3

The abbreviations used are: BC, breast cancer; SAGE, serial analysis of gene expression; MC, mononuclear cell; PBMC, peripheral blood mononuclear cell; EST, expressed sequence tag; NKI, Netherlands Cancer Institute; GAPDH, glyceraldehyde-3-phosphate dehydrogenase; QDA, quadratic discriminant analysis; CK19, cytokeratin 19; IHC, immunohistochemistry.

4

www.ncbi.nlm.nih.gov/.

Fig. 1.

Real-time PCR of the CK19 gene. A, standard curves of a real-time PCR experiment for the CK19 gene. PCR amplification curves of undiluted and 10-, 100-, 1,000-, and 10,000-fold dilutions of MCF7 cDNA synthesized from the RNA of 106 MCF7 cells are shown. On the Y axis, the absolute emission intensity is indicated, and on the X axis, the number of PCR cycles is indicated. The CT values for the four MCF7 cDNA dilutions are 18.0, 21.4, 25.0, and 28.7, respectively. B, amplification plot of a real-time PCR experiment for the CK19 gene. Black curves, cDNA of PBMCs from BC patients (n = 13); gray curves, PBMCs from healthy females (n = 13).

Fig. 1.

Real-time PCR of the CK19 gene. A, standard curves of a real-time PCR experiment for the CK19 gene. PCR amplification curves of undiluted and 10-, 100-, 1,000-, and 10,000-fold dilutions of MCF7 cDNA synthesized from the RNA of 106 MCF7 cells are shown. On the Y axis, the absolute emission intensity is indicated, and on the X axis, the number of PCR cycles is indicated. The CT values for the four MCF7 cDNA dilutions are 18.0, 21.4, 25.0, and 28.7, respectively. B, amplification plot of a real-time PCR experiment for the CK19 gene. Black curves, cDNA of PBMCs from BC patients (n = 13); gray curves, PBMCs from healthy females (n = 13).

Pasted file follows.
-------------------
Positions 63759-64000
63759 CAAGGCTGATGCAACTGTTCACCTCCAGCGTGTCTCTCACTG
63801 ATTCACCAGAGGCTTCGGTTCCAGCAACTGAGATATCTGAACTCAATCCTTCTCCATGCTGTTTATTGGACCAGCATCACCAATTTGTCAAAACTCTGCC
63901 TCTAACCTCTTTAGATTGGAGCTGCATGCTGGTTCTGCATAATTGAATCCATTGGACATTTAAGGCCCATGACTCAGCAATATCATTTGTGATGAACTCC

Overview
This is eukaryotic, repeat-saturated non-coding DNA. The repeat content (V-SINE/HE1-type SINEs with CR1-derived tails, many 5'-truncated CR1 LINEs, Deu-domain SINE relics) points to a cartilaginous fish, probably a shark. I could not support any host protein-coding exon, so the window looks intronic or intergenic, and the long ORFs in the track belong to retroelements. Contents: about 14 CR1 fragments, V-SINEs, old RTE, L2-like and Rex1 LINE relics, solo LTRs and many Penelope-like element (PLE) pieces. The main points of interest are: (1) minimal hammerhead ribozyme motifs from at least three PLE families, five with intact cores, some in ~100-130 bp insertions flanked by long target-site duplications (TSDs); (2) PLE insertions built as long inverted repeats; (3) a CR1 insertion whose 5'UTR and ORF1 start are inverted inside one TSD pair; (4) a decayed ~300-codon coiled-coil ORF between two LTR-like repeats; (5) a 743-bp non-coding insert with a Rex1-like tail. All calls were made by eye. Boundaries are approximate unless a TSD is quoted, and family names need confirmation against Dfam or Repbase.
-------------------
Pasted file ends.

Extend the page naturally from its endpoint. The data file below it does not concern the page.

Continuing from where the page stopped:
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Fig. 2.

Relative quantity of expression of four marker genes in the blood of healthy females and patients. A, p1B; B, PS2; C, CK19; D, EGP2. ○, healthy females; •, BC patients. The median expression level for each marker gene within a group is indicated by a horizontal line.

Fig. 2.

Relative quantity of expression of four marker genes in the blood of healthy females and patients. A, p1B; B, PS2; C, CK19; D, EGP2. ○, healthy females; •, BC patients. The median expression level for each marker gene within a group is indicated by a horizontal line.

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Table 1

Primer and probe sequences of each BC marker gene for real-time PCR amplification

Marker geneGenBank accession no.Forward primeraTaqMan probe with 5′ FAM labelaReverse primera
p1B L15203 62–81: CTGAGGAGTACGTGGGCCTG 83–104: CTGCAAACCAGTGTGCCGTGCC 124–106: AGTCCACCCTGTCCTTGGC 
PS2 X00474 73–92: GAGGCCCAGACAGAGACGTG 175–198: CTGCTGTTTCGACGACACCGTTCG 279–256: CCCTGCAGAAGTGTCTAAAATTCA 
CK19 NM002276 378–398: CTACAGCCACTACTACACGAC 432–460: CACCATTGAGAACTCCAGGATTGTCCTGC 525–502: CAGAGCCTGTTCCGTCTCAAA 
EGP2 M32306 149–172: CAGTTGGTGCACAAAATACTGTCA 174–199: TTGCTCAAAGCTGGCTGCCAAATGTT 224–203: CCATTCATTTCTGCCTTCATCA 
Marker geneGenBank accession no.Forward primeraTaqMan probe with 5′ FAM labelaReverse primera
p1B L15203 62–81: CTGAGGAGTACGTGGGCCTG 83–104: CTGCAAACCAGTGTGCCGTGCC 124–106: AGTCCACCCTGTCCTTGGC 
PS2 X00474 73–92: GAGGCCCAGACAGAGACGTG 175–198: CTGCTGTTTCGACGACACCGTTCG 279–256: CCCTGCAGAAGTGTCTAAAATTCA